Here and there, investors are already seeing certain stocks recovering on the expectation of improving commercial construction activity. To a certain extent, American Reprographics (NYSE:ARC) has been one of them, as the stock has rebounded significantly (on a percentage basis) from its lows in the fall of 2011. That said, there looks to be plenty of opportunity left in these shares if recent signs and portents really do mean that better commercial building activity is on the way.
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The Basics
American Reprographics is the largest company in the reprographic services industry, with somewhere in the neighborhood of 15% market share. In fact, because there are so few competitors of any size (ARC is about 10 times the size of its largest competitor), it's actually a little difficult to calculate how much share they have - particularly since the multi-year downturn in commercial building activity has pushed many small companies out of business entirely.

For those who've let their subscriptions to Reprographics Daily expire, reprographics is the business of producing and reproducing documents related to construction - blueprints, mostly. When large commercial buildings are planned, drawn up and built, numerous copies of blueprints are needed, as the building process is farmed out to what amount to specialty teams. Moreover, if there are any changes in the plans (as there usually are), new plans are printed up and distributed.

Not surprisingly, commercial construction is a huge part of ARC's business - a little more than three-quarters, in fact. With one of the worst commercial real estate building markets in decades, ARC has seen steady erosion in revenue and free cash flow over the past few years.

SEE: Find Fortune In Commercial Real Estate

Experience, Scale and Flexibility
That said, ARC is still standing and is in fact still cash flow positive. At least some of this has to be credited to management and the company's diversified business mix. For starters, the company operates a nationwide hub-and-spoke structure, but has closed branches in response to the deteriorating conditions in many markets.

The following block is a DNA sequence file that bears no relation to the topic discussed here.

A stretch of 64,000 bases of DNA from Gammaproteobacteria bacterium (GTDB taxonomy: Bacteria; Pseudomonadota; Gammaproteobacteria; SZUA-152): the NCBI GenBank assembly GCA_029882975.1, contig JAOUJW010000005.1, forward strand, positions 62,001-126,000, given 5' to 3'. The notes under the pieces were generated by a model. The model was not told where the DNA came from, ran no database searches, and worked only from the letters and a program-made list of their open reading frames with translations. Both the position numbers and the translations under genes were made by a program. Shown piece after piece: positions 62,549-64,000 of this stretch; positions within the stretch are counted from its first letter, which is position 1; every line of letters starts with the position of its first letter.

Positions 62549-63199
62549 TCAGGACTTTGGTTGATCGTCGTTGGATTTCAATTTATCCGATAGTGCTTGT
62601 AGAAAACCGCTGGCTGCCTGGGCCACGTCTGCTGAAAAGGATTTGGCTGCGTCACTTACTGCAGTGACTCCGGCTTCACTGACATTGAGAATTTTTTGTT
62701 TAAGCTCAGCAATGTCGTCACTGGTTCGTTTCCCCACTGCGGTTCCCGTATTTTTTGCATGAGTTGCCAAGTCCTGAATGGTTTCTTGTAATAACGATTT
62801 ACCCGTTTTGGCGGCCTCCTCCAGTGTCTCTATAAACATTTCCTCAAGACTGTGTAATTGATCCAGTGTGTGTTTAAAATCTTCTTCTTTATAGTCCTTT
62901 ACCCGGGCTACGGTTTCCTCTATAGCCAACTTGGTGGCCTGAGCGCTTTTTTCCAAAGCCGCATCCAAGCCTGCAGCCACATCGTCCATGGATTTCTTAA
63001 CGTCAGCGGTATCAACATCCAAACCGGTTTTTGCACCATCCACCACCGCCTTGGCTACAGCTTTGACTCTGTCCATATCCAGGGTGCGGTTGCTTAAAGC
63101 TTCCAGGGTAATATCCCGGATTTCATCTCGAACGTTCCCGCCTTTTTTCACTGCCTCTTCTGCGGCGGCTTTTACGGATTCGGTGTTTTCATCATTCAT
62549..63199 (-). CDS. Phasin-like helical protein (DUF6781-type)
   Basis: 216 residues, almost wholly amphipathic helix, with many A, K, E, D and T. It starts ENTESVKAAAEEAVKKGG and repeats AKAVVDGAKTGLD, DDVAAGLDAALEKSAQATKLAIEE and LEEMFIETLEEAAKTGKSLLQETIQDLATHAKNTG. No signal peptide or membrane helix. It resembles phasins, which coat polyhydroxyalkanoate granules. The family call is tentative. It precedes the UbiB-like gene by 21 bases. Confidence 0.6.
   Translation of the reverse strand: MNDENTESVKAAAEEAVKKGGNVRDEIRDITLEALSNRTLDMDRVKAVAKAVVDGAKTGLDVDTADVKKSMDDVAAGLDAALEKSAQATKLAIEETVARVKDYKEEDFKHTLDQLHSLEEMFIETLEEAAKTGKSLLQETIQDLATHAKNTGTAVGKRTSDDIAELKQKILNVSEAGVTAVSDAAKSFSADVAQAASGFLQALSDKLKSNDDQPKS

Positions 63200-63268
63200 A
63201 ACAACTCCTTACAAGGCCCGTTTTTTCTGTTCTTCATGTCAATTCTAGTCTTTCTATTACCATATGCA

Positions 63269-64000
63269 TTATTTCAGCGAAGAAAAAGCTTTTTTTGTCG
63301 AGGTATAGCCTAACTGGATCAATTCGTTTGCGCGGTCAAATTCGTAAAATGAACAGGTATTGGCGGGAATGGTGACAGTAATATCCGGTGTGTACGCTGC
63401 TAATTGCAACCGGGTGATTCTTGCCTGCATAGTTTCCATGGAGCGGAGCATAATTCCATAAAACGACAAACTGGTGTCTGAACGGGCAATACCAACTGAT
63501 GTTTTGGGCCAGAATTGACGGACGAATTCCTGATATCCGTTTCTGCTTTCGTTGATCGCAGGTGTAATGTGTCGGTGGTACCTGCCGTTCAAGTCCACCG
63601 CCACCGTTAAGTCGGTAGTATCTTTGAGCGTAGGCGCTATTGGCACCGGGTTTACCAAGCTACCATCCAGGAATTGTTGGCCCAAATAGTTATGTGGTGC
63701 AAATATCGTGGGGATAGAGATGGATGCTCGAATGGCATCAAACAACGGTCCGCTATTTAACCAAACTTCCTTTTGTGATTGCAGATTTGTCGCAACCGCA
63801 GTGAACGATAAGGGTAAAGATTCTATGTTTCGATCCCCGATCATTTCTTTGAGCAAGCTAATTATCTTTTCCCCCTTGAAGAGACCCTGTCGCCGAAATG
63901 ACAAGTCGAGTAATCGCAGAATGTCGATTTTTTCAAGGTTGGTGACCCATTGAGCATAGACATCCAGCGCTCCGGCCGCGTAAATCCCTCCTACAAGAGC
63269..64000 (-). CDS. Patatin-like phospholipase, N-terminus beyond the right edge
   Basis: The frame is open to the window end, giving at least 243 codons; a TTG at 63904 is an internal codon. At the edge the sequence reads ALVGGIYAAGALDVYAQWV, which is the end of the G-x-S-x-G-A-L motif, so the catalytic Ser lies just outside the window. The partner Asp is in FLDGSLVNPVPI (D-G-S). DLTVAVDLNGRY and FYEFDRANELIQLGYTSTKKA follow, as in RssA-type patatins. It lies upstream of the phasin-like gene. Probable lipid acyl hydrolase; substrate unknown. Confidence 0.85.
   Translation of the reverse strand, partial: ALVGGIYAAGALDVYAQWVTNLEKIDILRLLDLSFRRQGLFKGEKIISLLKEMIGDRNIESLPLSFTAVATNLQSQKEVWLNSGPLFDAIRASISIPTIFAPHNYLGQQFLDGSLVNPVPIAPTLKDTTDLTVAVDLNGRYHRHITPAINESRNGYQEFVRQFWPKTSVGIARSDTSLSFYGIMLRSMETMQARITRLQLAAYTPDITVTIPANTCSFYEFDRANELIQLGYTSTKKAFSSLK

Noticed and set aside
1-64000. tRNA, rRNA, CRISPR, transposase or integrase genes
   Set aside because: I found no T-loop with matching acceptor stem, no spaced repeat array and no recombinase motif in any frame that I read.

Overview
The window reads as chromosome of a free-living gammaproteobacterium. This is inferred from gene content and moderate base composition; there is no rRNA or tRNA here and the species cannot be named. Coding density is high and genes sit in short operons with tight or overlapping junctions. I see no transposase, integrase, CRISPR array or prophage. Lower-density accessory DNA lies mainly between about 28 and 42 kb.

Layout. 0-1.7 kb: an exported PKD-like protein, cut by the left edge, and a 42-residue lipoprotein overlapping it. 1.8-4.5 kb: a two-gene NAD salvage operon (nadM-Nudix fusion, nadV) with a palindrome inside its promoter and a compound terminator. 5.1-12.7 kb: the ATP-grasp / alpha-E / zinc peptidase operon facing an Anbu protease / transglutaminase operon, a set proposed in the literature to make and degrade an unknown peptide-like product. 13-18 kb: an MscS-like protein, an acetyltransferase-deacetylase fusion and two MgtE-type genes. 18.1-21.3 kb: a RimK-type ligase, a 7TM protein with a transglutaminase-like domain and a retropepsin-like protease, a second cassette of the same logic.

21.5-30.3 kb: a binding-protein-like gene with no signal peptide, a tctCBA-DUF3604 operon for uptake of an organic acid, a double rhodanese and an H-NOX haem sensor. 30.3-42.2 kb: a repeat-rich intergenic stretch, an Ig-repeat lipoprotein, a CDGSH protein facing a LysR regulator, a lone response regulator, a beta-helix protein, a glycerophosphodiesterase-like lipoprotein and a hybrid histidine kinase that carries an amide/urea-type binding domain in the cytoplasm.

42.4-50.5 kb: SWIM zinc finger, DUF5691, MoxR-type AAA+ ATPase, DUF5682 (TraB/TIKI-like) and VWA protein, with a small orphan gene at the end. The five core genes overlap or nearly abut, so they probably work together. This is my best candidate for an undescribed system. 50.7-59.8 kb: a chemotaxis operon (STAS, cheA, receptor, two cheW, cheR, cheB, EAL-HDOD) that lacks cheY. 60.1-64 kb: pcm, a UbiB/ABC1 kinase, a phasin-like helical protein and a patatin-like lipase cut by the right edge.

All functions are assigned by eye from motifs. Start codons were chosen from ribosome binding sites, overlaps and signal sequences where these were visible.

At the same time, ARC has gotten more active in digital technologies and outsourced operations. About one-quarter of the company's revenue comes from "facilities management services" where ARC helps and supports clients who want to handle their reprographic needs in-house. Not only do these services offer good margins, but it helps the company keep business it would otherwise lose to companies like Xerox (NYSE:XRX), Canon (NYSE:CAJ) or Ricoh (OTCBB:RICOY).

Is the Recovery Coming?
ARC management was relatively cautious when they realized fourth quarter earnings, but there are signs of optimism in the commercial building space. For starters, the American Institute of Architects' Architecture Billings Index (ABI), a popular leading indicator of building activity, has been getting better. Not only has that index been positive for four straight months now, but new project inquiries are at five-year highs.

Moreover, a variety of companies including Johnson Controls (NYSE:JCI), Honeywell (NYSE:HON) and RPM (NYSE:RPM) have been seeing relatively encouraging trends in commercial activity. Plenty can still go wrong and it is hardly a robust market, but it does look like the worst is over.

The Bottom Line
The difficulty with American Reprographics is that there is no blueprint for the recovery from one of the worst markets in living memory. Is building going to suddenly accelerate in a year or two, or will there be a more gradual improvement?

At this point, I'm modeling "gradual." I look for roughly 2% revenue growth in 2012, accelerating to 4% and then 8%, before settling back down to mid-single-digit growth. At the same time, I do believe free cash flow conversion has bottomed and incremental revenue growth should boost cash flow.

If American Reprographics can achieve $70 million in free cash flow in 2016 (well below the $118 million in 2008), I believe fair value on these shares is north of $9. The company's hefty debt load is a worry if the commercial building market stays down, but this looks like an interesting (albeit risky) building recovery play.

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At the time of writing, Stephen Simpson did not own shares in any of the companies mentioned in this article.

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